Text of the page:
It’s not privilege, it’s hard work that got me where I am today
I recently wrote an article published in the Chapman University newspaper that ignited a firestorm. I had written about how dissent on campus has been shut down in the name of inclusion and diversity, and because of this silencing of opposing ideas, echo chambers that breed radicalism have flourished.
I called for equality in evaluating opinions, but this plea was denounced by my peers as hardline racism and ignorance, with one commonly used label levied against me: Privileged white male.
Many of my peers of color and their progressive allies said I had no right to offer my opinion because I am a male with white skin, so according to them I don’t know what it’s like to face challenges. I should just shut up and support them.
Yes, I do enjoy privilege — as an American. I live in the greatest country in the world with the most opportunity and fairness.
But my critics incorrectly assumed that my male whiteness gave me some special attributes that made my argument meaningless. I was just another dissenter whose critics racially condemned me without knowing anything about me.
My alleged privilege does not mean money grows on trees in my family. They have no idea that I worked part-time at a sandwich shop during high school to save money for college. This is in addition to taking mostly AP classes — prompting three-plus hours of homework a night. I also managed to squeeze in playing a varsity sport.
My alleged privilege did not allow me to skate through high school. My nights, weekends and nearly all of my spare time was spent either writing essays for AP classes, asking a customer if she’d like her sandwich “Mike’s Way,” or spending another four hours of my day on the golf course (with clubs I paid for myself after using my grandfather’s old hand-me-down set).
My alleged privilege did not make it any easier for me to get into a college after high school. Like my Asian-American peers, if you’re white, it’s well understood that your ACT or SAT scores must be much higher than peers of color. So I spent roughly 10 hours a week for over a month preparing for the ACT in addition to everything else I had going on.
My alleged privilege still wasn’t enough for me to afford to attend Chapman all four years. It simply was not financially feasible for my family and me, despite the fact that I was admitted as a freshman and had been offered a very generous, partial academic scholarship. Unlike my privileged critics at Chapman University, I was not able to attend the same school as them for all four years and live on campus.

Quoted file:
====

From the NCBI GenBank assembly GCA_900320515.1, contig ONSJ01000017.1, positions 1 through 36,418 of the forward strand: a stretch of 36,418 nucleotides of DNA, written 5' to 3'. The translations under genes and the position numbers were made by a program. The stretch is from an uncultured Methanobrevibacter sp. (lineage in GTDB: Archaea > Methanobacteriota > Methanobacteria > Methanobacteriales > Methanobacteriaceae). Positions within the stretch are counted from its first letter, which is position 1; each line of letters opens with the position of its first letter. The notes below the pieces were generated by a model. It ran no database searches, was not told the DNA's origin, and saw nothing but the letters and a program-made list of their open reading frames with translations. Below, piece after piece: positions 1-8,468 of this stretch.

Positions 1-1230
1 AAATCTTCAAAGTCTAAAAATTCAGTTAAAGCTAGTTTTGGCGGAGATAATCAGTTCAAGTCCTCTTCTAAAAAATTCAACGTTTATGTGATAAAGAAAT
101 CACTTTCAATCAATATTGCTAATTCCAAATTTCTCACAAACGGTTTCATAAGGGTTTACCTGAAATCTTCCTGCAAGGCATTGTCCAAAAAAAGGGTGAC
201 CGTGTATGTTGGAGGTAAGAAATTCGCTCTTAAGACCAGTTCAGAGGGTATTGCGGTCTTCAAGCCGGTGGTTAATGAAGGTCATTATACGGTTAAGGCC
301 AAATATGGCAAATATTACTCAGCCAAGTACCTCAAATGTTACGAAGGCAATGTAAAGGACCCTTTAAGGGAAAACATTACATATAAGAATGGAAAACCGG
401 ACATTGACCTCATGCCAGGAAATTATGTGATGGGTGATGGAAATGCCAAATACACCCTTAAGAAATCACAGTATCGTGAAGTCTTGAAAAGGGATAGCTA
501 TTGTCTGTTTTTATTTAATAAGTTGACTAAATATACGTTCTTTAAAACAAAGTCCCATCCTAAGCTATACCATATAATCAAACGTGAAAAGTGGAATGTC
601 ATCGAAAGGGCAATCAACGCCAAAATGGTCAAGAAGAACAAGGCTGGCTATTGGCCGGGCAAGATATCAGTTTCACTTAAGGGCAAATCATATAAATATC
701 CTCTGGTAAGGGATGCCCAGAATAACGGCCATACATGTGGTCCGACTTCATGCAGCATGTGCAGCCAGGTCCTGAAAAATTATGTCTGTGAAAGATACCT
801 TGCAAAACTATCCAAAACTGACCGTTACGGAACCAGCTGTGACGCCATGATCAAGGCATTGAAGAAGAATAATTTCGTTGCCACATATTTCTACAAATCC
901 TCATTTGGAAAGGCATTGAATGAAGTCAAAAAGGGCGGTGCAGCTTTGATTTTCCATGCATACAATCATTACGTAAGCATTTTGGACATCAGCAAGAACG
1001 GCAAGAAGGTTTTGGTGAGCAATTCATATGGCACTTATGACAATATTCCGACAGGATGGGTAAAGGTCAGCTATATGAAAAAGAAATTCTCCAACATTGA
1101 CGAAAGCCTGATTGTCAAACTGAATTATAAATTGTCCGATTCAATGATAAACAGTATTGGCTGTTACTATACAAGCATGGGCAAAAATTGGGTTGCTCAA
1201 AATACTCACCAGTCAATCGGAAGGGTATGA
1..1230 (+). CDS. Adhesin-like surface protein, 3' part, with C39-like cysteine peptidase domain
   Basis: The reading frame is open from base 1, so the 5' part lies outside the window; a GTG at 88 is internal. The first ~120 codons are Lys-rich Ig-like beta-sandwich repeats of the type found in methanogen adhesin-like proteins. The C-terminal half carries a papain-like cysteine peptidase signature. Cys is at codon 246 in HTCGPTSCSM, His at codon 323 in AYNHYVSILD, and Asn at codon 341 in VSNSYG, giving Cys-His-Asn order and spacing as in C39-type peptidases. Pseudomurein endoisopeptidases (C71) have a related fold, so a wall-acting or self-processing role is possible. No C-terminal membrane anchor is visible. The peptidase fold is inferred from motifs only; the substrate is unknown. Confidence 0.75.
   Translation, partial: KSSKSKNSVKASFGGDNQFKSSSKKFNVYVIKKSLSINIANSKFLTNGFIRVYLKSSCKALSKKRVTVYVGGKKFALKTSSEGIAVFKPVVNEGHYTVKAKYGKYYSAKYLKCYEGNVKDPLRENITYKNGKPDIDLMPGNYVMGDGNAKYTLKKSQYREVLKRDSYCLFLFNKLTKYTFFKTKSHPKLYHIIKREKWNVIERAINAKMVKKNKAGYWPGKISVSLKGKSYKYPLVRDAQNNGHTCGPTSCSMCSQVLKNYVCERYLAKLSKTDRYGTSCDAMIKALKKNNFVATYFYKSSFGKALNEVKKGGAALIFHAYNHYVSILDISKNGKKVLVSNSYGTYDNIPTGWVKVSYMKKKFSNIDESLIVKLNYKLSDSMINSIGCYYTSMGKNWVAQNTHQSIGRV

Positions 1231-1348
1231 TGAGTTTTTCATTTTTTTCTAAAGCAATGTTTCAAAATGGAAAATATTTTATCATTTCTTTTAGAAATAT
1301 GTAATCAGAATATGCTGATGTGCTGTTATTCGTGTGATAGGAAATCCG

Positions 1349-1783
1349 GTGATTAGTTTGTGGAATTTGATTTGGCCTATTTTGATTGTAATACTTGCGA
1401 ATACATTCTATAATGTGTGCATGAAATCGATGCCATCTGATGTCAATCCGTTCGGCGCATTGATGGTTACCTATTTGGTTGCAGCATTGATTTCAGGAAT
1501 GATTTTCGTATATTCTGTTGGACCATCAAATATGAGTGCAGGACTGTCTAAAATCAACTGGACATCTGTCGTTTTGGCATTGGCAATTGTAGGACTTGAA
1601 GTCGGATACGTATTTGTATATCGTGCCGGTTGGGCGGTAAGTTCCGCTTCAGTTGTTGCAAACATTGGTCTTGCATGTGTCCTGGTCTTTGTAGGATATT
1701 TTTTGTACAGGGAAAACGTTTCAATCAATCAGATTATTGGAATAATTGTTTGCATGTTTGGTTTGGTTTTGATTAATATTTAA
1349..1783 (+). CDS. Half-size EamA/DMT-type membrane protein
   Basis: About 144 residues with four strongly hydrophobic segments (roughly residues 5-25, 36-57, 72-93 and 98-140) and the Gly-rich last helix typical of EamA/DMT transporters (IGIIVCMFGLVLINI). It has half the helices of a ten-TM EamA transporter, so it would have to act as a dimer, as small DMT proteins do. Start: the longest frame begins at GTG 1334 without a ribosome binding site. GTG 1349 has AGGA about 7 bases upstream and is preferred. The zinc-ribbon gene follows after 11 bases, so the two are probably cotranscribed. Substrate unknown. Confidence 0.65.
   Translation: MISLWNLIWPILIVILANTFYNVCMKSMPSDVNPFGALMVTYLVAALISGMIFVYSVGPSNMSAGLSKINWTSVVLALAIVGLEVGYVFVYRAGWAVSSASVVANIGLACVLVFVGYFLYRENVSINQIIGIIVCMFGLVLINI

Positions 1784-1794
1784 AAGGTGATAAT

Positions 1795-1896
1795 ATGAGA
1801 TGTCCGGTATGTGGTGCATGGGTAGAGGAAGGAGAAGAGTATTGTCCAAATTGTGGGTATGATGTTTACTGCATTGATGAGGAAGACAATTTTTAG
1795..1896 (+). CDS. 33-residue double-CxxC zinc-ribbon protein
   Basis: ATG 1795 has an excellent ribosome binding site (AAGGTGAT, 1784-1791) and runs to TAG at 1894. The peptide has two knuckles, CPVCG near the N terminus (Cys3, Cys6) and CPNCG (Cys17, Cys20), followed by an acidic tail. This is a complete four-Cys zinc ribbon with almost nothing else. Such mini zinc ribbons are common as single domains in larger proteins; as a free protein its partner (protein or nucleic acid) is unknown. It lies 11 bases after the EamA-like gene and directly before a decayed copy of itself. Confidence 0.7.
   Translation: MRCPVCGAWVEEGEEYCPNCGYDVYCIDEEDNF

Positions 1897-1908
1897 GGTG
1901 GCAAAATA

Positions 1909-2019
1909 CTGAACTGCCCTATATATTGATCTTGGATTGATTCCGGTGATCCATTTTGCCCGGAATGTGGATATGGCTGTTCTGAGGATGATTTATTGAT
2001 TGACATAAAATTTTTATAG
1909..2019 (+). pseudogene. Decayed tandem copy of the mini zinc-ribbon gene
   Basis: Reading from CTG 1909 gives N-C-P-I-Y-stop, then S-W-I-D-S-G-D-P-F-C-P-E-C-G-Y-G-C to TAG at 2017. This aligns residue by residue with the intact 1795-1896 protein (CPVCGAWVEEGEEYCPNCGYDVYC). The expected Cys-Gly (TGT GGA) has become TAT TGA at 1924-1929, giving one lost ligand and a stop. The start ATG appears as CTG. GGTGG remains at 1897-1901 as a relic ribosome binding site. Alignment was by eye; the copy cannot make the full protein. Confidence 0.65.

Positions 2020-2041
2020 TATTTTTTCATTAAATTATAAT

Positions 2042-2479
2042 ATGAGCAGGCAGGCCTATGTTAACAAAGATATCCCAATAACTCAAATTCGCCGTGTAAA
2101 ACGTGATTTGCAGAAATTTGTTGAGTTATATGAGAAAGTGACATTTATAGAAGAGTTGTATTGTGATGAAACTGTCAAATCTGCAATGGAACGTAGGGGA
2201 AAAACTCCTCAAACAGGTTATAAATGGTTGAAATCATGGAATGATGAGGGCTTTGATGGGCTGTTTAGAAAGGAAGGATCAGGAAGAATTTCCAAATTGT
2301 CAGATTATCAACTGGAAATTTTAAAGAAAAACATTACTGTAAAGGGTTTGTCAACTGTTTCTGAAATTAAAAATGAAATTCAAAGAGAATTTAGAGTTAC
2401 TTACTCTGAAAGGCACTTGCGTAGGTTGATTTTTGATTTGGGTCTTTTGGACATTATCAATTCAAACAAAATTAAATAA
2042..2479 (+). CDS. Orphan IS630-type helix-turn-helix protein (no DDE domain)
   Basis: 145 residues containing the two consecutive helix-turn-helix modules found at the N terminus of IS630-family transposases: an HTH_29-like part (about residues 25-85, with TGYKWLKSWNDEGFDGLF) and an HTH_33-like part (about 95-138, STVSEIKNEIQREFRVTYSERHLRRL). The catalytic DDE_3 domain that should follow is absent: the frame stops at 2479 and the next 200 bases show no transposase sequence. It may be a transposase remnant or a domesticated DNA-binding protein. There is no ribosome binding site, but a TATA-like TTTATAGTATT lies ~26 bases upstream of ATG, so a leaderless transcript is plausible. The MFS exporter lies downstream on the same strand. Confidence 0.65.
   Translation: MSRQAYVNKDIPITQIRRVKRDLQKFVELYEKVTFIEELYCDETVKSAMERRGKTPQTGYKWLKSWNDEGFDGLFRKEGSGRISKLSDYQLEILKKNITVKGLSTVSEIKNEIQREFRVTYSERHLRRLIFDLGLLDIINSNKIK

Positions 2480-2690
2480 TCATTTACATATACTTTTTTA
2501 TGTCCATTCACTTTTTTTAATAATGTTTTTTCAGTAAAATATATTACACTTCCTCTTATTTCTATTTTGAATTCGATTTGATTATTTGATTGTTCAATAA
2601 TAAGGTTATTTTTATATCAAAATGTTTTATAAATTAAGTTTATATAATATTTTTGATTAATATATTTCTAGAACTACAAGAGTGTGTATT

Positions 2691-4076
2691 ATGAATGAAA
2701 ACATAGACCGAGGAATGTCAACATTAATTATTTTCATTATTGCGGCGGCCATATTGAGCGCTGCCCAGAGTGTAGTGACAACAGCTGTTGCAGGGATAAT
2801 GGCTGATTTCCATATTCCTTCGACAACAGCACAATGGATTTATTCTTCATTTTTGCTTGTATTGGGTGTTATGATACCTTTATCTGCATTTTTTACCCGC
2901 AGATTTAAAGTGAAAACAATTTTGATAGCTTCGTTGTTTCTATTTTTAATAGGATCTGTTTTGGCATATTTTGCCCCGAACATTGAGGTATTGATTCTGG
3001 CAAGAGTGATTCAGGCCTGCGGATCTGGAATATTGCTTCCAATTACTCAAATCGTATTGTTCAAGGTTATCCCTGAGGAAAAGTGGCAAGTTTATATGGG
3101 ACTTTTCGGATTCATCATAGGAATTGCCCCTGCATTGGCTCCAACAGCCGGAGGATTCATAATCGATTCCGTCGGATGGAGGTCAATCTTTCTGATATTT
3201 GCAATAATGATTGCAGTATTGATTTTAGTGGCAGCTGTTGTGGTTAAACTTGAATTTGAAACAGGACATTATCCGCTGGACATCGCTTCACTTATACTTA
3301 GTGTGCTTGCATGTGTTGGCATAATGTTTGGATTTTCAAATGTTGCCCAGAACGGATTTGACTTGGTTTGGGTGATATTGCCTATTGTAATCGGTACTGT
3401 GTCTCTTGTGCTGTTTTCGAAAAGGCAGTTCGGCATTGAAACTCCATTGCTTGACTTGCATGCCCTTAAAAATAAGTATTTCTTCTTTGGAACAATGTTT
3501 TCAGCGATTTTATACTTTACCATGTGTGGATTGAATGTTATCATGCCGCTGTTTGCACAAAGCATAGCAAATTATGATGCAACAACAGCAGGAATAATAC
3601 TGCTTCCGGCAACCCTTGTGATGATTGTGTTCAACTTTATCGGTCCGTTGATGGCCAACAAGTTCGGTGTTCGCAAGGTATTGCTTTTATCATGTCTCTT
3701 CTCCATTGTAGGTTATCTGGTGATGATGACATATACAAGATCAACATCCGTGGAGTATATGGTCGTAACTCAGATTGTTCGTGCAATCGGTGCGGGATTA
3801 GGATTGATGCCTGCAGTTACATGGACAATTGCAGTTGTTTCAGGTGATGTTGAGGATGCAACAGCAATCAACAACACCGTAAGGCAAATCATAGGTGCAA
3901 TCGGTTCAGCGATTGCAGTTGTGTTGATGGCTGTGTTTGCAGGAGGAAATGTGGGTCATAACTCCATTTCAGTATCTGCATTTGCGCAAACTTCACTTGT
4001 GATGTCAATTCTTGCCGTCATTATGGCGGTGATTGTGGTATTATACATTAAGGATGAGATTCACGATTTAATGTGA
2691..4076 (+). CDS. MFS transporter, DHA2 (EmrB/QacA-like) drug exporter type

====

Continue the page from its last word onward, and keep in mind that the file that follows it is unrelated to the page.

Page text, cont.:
So with my alleged privilege, I started at a community college my freshman year to save money.
My alleged privilege still does not mean I get to live in the dorms. I live at home and take the city bus to and from school to save even more money.
The stereotype is that all Orange County kids have everything handed to them, but that is not the case. The kids that do have everything handed to them don’t have this great privilege because they are white, rather because they are wealthy. That’s called upper-class privilege.
Many of my peers of color who accused me of white privilege enjoy upper-class privilege. As I stated in my article, white privilege is commonly confused with upper-class privilege, which nearly every Chapman student benefits from, with a median parental income of $149,800, which is in the top 3.8 percent of all U.S. colleges.
To accuse someone of being disconnected with the struggles of a group, when the accuser has had virtually the exact same — if not more — privileges as the accused, is an ironic and hypocritical proposition.
As a sophomore this year at Chapman University, my critics judge me by the color of my skin, not by the merit of my argument. They have no idea about the hard work I put in to get here, the financial struggles I faced, the sacrifices I’ve made. They don’t know and they don’t care. They see white skin and they decide I should shut up.
After the article came out there was talk of punching me in the face, of ambushing me on campus. But I would do it all over again. I refuse to dance around what I believe. I have seen so many students be intimidated into never voicing what they believe because they are fearful of facing the type of response that I got.
The only way to end this type of authoritatively enforced groupthink is to voice the truth that these progressive students and professors have tried so very hard to suppress. I refuse to be silenced by the true oppressors of free speech and dissent.